Stephen Maher: It could get ugly at polling stations this fall thanks to Fair Elections Act

Pierre Poilievre. THE CANADIAN PRESS/Justin Tang/FilesPierre Poilievre.

When Elections Canada mails out Voter Information Cards this fall, a new sentence in bold letters will appear at the bottom: Please note that this card is not a piece of ID.

This means that on election day, tens of thousands of people will likely turn up at their polling station, voter cards in hand, only to learn that they can’t vote.

In the last election, 400,000 Canadians used these cards to identify themselves. Another 120,171 had someone, usually a neighbour or relative, vouch for their identity.

This time there will be none of that, thanks to the Fair Elections Act passed by the Conservative government last year.

If you see lines of angry, confused people at your polling station on Oct. 19, you can thank Pierre Poilievre, minister of democratic reform.

Experts warned that Poilievre’s plans would make it harder to vote. Citizens rallied and opposition MPs filibustered, but Poilievre, a talking point in a tailored suit, would hear none of it. He insisted the changes were necessary because of the the threat of voter fraud.

To make his case, he repeatedly cited a report by Harry Neufeld, the expert Elections Canada hired to figure out what went wrong in the Toronto-area riding of Etobicoke Centre in 2011, when Conservative Ted Opitz beat Liberal Borys Wrzesnewskyj by just 26 votes.

Wrzesnewskyj, who is determined and rich, challenged the result, presenting evidence that at least 79 dodgy ballots were counted. He won at Ontario Superior Court, but the Supreme Court ruled against him, since there was no evidence of fraud.

Elections Canada asked Neufeld to look for similar problems across Canada. He found “serious administrative errors,” mostly forms filled out incorrectly by hastily trained workers handling election-day registrations for people with ID issues.

Neufeld recommended that Elections Canada simplify the paperwork and use the Voter Information Cards more widely.

Fred Chartrand/CP Fred Chartrand/CPHarry Neufeld: “My observation is that voting fraud ... is extremely rare in this country.”

Instead of taking that advice, Poilievre banned the use of the Voter Information Card as ID and made vouching harder.

Neufeld is not impressed.

The veteran elections expert has filed an affidavit in a case to be heard in Ontario Superior Court in Toronto on July 2, when the Council of Canadians will ask a judge for an injunction to allow the fall election to proceed using voter cards and vouching under the old rules.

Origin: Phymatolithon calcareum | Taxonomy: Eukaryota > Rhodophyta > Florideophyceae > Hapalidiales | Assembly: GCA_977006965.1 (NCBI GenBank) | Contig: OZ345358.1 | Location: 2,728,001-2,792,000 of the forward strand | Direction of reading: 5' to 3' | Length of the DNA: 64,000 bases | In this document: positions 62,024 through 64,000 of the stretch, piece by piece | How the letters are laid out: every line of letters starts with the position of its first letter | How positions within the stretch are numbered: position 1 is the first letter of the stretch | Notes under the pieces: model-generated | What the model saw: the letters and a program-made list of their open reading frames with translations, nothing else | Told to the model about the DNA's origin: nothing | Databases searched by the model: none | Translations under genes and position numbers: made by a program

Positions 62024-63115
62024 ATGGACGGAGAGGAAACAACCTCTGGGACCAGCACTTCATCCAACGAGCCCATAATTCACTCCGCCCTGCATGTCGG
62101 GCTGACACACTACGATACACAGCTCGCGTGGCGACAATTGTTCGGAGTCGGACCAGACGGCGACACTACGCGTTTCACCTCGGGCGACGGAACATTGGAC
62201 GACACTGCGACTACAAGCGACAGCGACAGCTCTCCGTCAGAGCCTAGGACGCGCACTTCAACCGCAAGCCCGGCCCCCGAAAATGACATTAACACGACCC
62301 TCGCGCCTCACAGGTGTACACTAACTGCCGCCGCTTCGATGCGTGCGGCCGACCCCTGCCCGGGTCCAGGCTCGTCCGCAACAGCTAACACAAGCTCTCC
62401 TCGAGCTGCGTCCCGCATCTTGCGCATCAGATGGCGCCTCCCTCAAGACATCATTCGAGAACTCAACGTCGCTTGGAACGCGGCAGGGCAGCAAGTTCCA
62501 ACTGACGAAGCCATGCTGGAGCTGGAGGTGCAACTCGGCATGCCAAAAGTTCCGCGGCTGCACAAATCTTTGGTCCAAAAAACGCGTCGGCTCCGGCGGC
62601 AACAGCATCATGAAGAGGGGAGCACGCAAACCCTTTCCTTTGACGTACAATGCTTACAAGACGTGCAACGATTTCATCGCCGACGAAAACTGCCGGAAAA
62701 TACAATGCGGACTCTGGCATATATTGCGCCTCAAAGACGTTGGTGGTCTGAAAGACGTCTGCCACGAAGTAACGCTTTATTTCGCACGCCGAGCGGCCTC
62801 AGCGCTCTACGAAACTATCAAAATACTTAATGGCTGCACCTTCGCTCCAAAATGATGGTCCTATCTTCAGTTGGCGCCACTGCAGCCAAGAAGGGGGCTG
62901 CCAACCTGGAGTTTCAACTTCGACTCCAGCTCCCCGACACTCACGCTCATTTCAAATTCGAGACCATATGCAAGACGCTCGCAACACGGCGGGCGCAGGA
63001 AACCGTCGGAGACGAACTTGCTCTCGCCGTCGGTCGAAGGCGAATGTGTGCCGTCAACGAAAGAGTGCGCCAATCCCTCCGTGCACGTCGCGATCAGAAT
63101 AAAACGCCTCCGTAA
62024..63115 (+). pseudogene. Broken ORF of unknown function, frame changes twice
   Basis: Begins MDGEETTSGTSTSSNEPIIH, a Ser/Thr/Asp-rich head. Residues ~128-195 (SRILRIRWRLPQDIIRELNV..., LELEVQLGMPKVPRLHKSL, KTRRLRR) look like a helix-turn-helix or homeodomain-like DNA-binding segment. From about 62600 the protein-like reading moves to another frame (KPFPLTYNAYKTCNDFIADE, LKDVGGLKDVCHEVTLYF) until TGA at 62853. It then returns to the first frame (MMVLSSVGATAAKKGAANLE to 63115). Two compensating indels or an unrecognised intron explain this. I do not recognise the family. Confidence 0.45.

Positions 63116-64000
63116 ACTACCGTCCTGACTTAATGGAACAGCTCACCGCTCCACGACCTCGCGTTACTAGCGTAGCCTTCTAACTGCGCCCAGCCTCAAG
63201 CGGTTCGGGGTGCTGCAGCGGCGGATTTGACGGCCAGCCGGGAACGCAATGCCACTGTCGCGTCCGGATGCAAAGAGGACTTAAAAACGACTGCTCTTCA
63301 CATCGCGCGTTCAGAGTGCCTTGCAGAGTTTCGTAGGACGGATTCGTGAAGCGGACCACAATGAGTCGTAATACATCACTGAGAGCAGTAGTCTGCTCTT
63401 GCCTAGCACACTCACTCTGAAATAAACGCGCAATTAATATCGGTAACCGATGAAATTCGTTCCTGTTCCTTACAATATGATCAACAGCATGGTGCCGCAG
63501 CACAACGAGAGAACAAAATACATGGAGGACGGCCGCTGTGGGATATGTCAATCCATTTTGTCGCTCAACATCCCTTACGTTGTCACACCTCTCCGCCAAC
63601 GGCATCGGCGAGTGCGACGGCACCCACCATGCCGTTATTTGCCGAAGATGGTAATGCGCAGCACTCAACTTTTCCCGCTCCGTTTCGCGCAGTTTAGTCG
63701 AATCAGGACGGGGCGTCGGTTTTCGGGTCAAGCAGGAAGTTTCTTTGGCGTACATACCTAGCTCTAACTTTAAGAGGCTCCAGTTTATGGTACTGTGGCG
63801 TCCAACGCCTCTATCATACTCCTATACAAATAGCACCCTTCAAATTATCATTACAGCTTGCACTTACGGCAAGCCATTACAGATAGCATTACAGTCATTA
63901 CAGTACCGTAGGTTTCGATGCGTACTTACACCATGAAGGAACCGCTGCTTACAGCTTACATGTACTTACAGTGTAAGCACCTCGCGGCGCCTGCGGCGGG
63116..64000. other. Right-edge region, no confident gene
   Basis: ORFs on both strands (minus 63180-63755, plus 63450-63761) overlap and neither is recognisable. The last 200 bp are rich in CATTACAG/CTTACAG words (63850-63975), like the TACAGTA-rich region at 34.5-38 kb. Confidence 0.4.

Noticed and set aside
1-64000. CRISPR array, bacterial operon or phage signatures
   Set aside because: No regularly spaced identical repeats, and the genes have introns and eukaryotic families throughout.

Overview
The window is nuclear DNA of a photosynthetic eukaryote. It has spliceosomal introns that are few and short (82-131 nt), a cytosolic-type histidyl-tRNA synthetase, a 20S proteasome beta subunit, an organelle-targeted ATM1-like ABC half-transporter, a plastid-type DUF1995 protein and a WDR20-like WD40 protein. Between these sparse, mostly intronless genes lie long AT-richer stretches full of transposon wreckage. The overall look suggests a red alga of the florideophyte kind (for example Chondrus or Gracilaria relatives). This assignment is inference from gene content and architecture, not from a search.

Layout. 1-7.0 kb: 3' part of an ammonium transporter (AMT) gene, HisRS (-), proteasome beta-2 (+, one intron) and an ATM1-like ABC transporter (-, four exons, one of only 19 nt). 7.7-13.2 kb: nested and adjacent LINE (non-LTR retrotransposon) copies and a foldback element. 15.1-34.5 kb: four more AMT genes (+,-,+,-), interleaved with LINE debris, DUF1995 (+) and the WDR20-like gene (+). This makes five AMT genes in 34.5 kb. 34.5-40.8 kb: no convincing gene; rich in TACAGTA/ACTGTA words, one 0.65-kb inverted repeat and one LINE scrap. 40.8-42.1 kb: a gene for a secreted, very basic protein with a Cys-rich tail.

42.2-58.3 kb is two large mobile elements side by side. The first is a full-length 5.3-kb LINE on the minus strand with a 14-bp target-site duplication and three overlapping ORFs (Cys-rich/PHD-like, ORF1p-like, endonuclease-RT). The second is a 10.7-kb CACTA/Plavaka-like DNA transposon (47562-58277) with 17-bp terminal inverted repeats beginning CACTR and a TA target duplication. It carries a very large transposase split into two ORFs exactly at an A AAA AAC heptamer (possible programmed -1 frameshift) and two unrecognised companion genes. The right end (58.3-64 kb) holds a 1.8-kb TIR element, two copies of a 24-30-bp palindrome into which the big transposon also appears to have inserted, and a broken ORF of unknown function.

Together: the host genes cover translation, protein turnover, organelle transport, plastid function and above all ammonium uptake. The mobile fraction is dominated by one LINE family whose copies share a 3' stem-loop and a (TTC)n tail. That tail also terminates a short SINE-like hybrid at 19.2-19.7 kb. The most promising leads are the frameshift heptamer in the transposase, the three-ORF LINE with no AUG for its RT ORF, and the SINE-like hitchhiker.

Neufeld makes a compelling case.

“It can be anticipated that many tens of thousands of otherwise fully qualified voters will simply be unable to meet the new attestation-of-residence requirements,” he writes.

The new rules will be most difficult for those who often don’t have ID with their addresses: “students, First Nations living on reserves and seniors living in long-term care facilities.”

And Neufeld contradicts what he obviously expects to be the government’s counter argument: that the changes are necessary to prevent fraud.

“During my 33 years of election administration … my observation is that voting fraud which involves persons deciding to impersonate someone else, or find some other creative way to vote more than once, is extremely rare in this country,” he writes.


Neufeld writes that he’s taken part in “lengthy, intensive and highly sophisticated” investigations into fraud allegations, and failed to find it.

Where investigators find people who have voted twice, they find addled people.

“Almost all multiple voters are found to be suffering from some form of mental dementia, usually as a result of advanced age or substance abuse,” he writes.

Because of this phantom menace, it’s easy to imagine a disastrous election, with long lines full of frustrated voters, especially in seniors homes, universities and on First Nations.

If party operatives in tight races want to game the system, they can challenge IDs in polls where their opponents are strong. If stressed-out officials are already dealing with ID issues, the lines could get long enough that voters give up waiting.

It could be ugly.

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